"Still - 'Assad must go!' Obama said it. So did Cameron. What the media never said is why! It's all well and good saying he's a tyrant but if he is, what on earth are the Saudis, the leaders in Kuwait, Bahrain and Qatar? I can provide mountains of evidence to say Netanyahu, Bush, Blair, even Cameron are war criminals. What did Assad ever do to warrant such consternation?"
It is confusing. It is difficult to know what is going on. Al Queada and ISIS are declared to be our enemy, but what does that mean when we are supporting each of these organizations militarily. Not only that, but we are waging war against those who are fighting Al Queada and ISIS.
Information is abundant across the spectrum of the media..."Isis is our worst possible enemy" reads the headline. "Russia or ISIS? Who is America’s No. 1 Enemy?", asks the headline in the Washington Post.
ISIS' Toughest Enemy Should Be Taken Off America's Terrorist List says the article in the New Republic.
The tweet says "The NRA is ARMING our enemy ISIS by legally selling GUNS to their RECRUITS to KILL members of our MILITARY forces!!!"
But, it is hard to draw conclusions from media outlets. As long as the American public has no clue, there will be no serious outcry against whatever we do. And if the information is bewildering, cloudy and incomplete, there can't be a large bloc of Americans opposed.
The US-backed regime in Saudi Arabia and the terrorist group called ISIS, are currently engaged in a joint operation that aims to overturn the Houthi revolution. Meanwhile, for almost half a decade the US, Saudi Arabia, and the forces that eventually constituted ISIS have been conducting a joint Syrian operation intended overthrow the government led by the Baathist party.
The Houthis are targeted by the US and their Saudi Allies because they stand for the possibility of a stable government. They represent a coalition of impoverished people who have a record of opposing US crimes and advocate an alliance with independently minded countries throughout the world. Like the Islamic Republic of Iran, the Syrian Arab Republic, Cuba, China, Russia, and the Bolivarian bloc in Latin America, the Houthis stand for the possibility of independent economic development beyond the control of Wall Street neoliberalism.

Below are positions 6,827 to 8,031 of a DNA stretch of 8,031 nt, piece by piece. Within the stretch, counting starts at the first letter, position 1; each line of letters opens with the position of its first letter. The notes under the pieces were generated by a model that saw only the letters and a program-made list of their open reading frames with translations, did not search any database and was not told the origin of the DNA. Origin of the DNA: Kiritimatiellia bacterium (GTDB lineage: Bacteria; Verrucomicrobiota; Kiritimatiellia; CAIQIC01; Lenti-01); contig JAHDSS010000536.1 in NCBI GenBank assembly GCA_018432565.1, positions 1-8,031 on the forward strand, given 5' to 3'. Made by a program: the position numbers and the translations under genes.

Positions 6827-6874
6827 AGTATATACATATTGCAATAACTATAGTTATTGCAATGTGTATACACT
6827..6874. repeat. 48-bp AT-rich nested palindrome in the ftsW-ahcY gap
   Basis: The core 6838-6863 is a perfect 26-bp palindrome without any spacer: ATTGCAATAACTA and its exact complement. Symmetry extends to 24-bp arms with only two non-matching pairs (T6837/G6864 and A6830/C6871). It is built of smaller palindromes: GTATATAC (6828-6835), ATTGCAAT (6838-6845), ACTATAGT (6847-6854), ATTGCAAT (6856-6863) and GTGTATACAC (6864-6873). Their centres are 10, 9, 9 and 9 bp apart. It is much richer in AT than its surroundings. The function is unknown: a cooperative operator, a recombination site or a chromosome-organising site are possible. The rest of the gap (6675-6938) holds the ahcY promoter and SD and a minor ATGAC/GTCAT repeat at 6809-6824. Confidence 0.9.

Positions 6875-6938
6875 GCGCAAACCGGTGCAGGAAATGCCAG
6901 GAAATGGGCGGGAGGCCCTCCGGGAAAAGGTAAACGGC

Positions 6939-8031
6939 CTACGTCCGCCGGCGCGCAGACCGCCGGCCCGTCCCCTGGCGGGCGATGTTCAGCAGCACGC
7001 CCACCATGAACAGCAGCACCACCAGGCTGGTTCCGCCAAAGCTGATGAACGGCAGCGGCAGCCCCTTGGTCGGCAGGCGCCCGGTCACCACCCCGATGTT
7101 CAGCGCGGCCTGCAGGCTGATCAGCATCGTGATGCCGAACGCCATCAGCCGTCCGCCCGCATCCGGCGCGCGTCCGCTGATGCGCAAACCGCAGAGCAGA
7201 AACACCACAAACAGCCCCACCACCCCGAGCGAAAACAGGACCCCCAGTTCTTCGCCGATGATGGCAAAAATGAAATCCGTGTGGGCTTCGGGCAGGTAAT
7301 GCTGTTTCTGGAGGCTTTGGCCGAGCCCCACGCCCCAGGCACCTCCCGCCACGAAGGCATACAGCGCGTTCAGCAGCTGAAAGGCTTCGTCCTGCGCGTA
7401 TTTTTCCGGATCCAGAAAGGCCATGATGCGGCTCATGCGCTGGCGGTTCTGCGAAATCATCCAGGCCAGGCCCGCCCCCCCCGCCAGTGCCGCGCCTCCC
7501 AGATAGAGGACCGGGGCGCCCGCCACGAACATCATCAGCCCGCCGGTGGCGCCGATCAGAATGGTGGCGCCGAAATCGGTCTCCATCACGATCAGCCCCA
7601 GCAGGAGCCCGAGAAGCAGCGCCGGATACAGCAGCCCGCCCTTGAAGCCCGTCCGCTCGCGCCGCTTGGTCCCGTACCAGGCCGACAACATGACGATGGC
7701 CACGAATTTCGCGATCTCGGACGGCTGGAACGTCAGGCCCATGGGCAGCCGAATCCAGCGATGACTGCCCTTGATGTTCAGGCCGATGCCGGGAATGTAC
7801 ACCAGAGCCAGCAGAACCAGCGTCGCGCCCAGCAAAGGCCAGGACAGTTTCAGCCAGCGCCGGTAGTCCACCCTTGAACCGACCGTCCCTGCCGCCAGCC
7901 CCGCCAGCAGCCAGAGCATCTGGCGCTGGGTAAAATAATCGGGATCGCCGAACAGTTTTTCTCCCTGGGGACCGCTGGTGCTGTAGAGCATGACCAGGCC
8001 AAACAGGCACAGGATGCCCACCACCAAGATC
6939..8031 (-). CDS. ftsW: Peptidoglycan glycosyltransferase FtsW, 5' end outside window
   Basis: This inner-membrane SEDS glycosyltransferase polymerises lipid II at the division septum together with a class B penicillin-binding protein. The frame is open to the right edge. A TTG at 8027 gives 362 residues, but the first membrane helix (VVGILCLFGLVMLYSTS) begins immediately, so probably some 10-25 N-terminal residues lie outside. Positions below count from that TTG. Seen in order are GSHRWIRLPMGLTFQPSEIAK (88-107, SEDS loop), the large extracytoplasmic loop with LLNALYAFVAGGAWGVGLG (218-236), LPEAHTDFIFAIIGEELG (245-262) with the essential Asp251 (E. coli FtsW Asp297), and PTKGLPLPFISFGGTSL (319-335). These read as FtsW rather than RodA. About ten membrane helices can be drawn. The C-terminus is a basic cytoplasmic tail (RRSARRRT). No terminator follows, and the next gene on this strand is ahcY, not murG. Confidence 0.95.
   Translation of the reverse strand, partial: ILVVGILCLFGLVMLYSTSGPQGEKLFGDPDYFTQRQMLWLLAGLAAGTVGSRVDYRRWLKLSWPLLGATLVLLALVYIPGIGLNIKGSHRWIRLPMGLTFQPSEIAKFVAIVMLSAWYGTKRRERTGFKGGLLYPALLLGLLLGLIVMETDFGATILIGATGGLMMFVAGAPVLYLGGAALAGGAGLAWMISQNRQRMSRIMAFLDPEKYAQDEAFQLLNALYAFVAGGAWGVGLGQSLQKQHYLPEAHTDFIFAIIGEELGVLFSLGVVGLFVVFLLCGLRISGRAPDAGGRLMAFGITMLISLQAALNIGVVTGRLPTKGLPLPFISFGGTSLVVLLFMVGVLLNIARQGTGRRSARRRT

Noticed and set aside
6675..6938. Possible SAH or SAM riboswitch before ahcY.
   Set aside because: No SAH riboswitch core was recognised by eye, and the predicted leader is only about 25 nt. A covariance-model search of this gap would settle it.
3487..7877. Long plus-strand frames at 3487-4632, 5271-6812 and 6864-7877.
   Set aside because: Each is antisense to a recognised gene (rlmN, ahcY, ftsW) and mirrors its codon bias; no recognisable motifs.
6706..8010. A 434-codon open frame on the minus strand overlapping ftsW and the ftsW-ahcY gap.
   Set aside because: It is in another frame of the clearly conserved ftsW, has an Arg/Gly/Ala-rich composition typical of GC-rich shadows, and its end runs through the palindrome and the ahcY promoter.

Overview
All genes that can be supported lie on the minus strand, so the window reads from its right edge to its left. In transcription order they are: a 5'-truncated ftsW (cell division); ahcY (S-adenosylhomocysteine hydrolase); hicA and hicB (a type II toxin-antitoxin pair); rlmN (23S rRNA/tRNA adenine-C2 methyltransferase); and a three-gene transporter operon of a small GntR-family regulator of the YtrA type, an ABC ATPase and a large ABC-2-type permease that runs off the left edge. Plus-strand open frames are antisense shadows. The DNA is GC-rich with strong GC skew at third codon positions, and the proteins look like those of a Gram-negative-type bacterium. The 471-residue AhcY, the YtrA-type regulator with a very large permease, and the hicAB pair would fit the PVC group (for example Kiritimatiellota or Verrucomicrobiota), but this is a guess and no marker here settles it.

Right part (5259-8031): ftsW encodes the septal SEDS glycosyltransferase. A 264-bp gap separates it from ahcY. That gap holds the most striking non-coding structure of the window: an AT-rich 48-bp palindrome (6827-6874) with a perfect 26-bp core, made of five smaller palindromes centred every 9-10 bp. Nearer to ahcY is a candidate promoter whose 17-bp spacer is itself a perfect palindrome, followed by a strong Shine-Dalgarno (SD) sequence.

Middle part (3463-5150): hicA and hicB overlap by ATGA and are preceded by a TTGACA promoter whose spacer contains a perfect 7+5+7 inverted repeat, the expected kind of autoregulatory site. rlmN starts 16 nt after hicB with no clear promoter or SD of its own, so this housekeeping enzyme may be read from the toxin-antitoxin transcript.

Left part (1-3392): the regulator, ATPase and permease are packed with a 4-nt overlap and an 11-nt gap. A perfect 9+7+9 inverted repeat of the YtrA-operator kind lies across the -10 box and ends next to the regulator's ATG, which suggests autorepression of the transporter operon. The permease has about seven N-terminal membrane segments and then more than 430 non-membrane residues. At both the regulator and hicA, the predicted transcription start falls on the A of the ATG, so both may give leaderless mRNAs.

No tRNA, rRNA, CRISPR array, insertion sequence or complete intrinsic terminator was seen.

Progressive forces around the world, including within the United States, must both demand an end to the Saudi attack on Yemen and expose its true nature. The bombing of Yemen by Saudi Arabia must not be viewed as “yet another sectarian conflict” in some “far off land.” It is Wall Street viciously asserting its power – and desperately trying to keep its grip on the world filled with peoples and nations that want freedom.
He refers to pain and hunger... that pain is the pain of serious injury resulting from American bombs dropped from American jets. What do we know of the world? The UN reports 115 children killed in one month of the Saudi-led operation in Yemen. What are we doing here in America?
After months of horrific scenes of migrant deaths in the Mediterranean where literally thousands of human beings were dying at sea, European public opinion was finally mobilized to respond to this movement of people. However, the anguished expressions of concern from the general public and government leaders in Europe was a far cry from the response that met the first wave of migrants that was largely African.
In response to that migration, European authorities openly talked of launching military attacks on the boats in Libya to stop the “flood” of these “illegal” immigrants into Europe, even after experts cautioned them that military attacks would result in even more deaths at sea.
What changed? The racial composition of the majority of the migrants shifting away from Sub-Saharan Africans to refugees from the various conflict zones of Iraq and Syria, captured in the image of the globally disseminated image of Aylan Kurdi, the Kurdish child from the devastated city of Kabani. But even more importantly, European and U.S. propaganda could exploit this flow of humanity from Syria politically.